An interesting ghost story popped up this week concerning a “holy well” and the spirit who allegedly haunts it. Holy wells appear in many religions’ folklore but primarily Christian and most often in Ireland. However, this particular story comes from England and a northeast county known for its abundance of these holy wells. Is its tourism bureau hoping to attract some paranormal tours once the coronavirus shutdown is ended? What’s the story behind this one and holy wells in general?
“In olden times, pure and reliable water was the staff of life – not that over-rated everyday stuff, bread. The rare places where safe and fresh water sprang miraculously from the ground were known for miles around and were treated with the greatest reverence from pagan times. As the North-East became Christianised, so the springs became regarded as holy wells. Many of them were dedicated to saints whose miraculous intervention was believed to have caused this life-giving water to gush endlessly out of the ground.”
Chris Lloyd writes in the Northern Echo about the pre-Christian origins of pure springs and their subsequent wells in the UK. A quick way to find some is by town or location names like Holywell Burn, Holywell House and Halliwell Beck. The Northern Echo serves the Durham County area, which Lloyd points out is overwhelmed with old holy wells. One in particular, Flass Well on Flass Street, is well-preserved but due for a serious pruning. Why? So visitors can pay their respects to Jeannie, the White Lady of Flass Well.
“According to research by the late Peter Jefferies, in 1789, a maid, Jane Ramshaw, was “decoyed from her house at night and murdered”. The crime caused a sensation. Several men were interviewed, but no culprit was traced, although it is said that some years later, a soldier at the gates of death on a continental battlefield confessed to the murder.”
Jeannie’s alleged ghost, in the form of the ubiquitous White Lady that so many female UK ghosts are named, is said to haunt the well and the nearby miner’s hall. However, Lloyd gives skeptics a reason to not believe – “Flass” is an old local term for “marshy” and the ancient march the area was built on can has long emitted mists that are the source of many white lady myths. Of course, marshes don’t attract tourists … ghosts of Marshas and Jeannies do.
While there are other famous holy wells in Durham (Galilee Well under a 12th century cathedral, St Cuthbert’s Well, St Mary’s Well and St Oswald’s Well), none have a ghost – they’re just sites for wishes, wedding photos, prayers for healings and the like. How about all of those holy wells in Ireland? Well, the website Irish Culture and Customs says there are over 3,000 holy wells in Ireland, many dating back to pre-Christian time when they were considered to be portals to the Otherworld inhabited by gods and the dead, where healing ceremonies took place, sacrifices were made, strange plants grew and supernatural fish often appeared as omens. As in other places, Christian leaders supplanted these tales with more acceptable legends. Perhaps the best of these is the story of the holy well belonging to St. Gobnait, the dragon slayer.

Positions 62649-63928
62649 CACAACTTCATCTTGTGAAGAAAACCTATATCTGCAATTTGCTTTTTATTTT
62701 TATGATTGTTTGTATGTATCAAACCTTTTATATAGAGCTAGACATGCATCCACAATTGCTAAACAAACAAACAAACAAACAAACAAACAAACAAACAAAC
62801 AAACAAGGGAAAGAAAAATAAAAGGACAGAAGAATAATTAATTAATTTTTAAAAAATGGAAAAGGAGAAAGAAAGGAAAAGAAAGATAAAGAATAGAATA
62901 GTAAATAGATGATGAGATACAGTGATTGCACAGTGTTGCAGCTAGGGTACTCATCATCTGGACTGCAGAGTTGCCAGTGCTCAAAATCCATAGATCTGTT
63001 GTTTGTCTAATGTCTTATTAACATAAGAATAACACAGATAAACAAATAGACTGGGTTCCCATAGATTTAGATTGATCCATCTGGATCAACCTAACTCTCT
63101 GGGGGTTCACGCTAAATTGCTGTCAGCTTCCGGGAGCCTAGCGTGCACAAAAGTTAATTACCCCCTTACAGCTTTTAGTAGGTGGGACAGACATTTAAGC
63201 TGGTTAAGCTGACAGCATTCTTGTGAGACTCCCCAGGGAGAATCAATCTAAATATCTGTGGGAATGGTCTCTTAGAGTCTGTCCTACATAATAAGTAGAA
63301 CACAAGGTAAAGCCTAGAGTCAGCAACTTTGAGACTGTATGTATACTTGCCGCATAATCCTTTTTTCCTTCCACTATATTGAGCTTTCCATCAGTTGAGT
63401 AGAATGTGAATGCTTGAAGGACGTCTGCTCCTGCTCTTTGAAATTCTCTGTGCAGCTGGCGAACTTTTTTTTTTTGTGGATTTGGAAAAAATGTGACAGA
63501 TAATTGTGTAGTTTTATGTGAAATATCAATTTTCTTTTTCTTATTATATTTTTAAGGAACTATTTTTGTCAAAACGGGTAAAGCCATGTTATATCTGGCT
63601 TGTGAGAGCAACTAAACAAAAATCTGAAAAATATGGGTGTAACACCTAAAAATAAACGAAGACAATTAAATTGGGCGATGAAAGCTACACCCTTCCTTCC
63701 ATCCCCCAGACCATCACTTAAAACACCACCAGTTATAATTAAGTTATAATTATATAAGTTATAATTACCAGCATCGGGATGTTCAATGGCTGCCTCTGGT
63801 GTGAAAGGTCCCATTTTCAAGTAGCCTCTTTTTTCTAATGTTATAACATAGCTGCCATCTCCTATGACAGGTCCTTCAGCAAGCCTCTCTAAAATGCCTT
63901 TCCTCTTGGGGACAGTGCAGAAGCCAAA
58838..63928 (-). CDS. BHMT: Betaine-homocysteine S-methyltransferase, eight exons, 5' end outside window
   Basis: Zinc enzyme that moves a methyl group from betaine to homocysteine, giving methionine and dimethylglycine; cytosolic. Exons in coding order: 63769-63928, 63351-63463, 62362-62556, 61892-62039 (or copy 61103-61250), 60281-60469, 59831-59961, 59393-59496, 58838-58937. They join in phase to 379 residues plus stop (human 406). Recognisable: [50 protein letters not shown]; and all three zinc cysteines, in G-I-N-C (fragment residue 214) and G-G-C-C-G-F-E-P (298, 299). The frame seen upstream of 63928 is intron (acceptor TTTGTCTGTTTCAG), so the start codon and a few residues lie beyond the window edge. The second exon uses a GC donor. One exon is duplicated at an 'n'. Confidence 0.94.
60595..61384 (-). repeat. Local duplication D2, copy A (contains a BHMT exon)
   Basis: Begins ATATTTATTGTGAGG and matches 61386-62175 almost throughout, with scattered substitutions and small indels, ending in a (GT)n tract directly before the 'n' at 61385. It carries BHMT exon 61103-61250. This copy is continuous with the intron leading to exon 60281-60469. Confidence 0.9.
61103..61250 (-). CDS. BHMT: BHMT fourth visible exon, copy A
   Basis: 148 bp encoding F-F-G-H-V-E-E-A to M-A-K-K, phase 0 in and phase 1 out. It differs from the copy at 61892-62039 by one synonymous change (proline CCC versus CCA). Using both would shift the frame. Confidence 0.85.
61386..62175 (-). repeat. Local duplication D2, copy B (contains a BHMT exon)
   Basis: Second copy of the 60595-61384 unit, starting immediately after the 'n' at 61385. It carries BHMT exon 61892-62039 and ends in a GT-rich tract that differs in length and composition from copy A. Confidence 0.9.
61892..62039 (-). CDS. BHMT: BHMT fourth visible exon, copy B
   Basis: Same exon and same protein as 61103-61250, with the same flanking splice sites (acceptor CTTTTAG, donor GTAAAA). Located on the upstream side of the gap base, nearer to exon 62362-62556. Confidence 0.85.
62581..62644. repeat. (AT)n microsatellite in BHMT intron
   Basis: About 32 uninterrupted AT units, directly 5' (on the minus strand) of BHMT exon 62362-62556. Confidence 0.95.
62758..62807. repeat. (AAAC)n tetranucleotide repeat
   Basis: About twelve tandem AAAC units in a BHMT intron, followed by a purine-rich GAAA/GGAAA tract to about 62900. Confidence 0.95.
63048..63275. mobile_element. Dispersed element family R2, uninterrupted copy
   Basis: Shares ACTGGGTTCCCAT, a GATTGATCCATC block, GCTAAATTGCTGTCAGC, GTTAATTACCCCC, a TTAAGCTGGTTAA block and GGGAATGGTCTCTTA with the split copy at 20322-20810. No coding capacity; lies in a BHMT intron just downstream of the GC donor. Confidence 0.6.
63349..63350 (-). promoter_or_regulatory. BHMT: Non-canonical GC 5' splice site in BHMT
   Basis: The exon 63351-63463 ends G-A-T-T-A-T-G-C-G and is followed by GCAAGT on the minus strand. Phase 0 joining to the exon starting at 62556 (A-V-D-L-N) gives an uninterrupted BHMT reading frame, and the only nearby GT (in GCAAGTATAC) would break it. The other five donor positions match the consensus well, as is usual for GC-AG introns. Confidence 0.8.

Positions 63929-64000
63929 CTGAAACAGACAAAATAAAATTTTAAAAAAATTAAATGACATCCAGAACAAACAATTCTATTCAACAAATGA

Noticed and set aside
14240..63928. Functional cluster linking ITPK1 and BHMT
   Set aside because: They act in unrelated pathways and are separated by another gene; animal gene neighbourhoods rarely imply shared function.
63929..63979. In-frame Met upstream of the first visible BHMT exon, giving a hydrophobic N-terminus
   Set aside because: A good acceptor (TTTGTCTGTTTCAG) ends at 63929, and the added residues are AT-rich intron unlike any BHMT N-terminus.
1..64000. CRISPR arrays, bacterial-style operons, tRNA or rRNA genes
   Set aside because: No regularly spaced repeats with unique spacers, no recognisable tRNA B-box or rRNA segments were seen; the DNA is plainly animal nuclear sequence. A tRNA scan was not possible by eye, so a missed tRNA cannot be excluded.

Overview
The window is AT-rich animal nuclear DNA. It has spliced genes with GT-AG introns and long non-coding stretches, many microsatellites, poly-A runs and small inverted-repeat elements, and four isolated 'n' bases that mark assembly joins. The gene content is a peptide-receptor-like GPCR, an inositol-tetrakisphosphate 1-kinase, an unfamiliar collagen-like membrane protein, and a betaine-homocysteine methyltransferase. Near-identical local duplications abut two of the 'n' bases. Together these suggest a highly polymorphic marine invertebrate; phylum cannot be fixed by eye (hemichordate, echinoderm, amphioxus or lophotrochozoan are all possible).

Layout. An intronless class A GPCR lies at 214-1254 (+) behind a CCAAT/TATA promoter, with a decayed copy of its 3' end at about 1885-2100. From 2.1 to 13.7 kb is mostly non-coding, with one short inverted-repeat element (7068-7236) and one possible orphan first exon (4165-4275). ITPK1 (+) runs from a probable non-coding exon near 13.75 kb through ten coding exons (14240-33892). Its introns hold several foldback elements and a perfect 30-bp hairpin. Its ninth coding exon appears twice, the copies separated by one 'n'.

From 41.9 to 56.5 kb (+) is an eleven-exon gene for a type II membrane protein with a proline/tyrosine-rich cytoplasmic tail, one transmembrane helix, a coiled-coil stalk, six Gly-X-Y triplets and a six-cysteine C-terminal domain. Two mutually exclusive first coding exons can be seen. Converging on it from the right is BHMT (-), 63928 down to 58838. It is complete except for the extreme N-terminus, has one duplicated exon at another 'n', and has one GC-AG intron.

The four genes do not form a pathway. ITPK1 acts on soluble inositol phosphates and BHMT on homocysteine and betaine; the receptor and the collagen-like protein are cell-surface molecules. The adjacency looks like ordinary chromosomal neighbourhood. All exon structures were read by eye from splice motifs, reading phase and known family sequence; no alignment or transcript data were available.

According to National Geographic, Ireland is big on female saints, possibly because pre-Christian Ireland was big on female deities. As a result, early Christian leaders replaced them with women and had them symbolically slay dragons – the preferred symbol of non-Christian religions. One such saint was Gobnait, a 6th century church founder in Ballyvourney who kept bees and was a patron of healthy living, fertility and bee-keepers. A well was discovered in 1952 near her grave and is now the site of pilgrimages. Whie there are no details about the dragon she allegedly slayed, it may have been a symbol for the plague, which Gobnait allegedly stopped at the border of Ballyvourney by drawing a line with her staff on the ground.
How about a ghost?
Yes, there’s a ghost at the well of St. Gobnait – visitors claim to have seen a white (of course) stag roaming around the well.
That’s just one. There are plenty more holy wells and ghosts to look for in Ireland once the coronavirus shutdown ends. You may want to avoid drinking the water for a while – washing or splashing will probably work just as well. Either one is definitely healthier than kissing the Blarney Stone.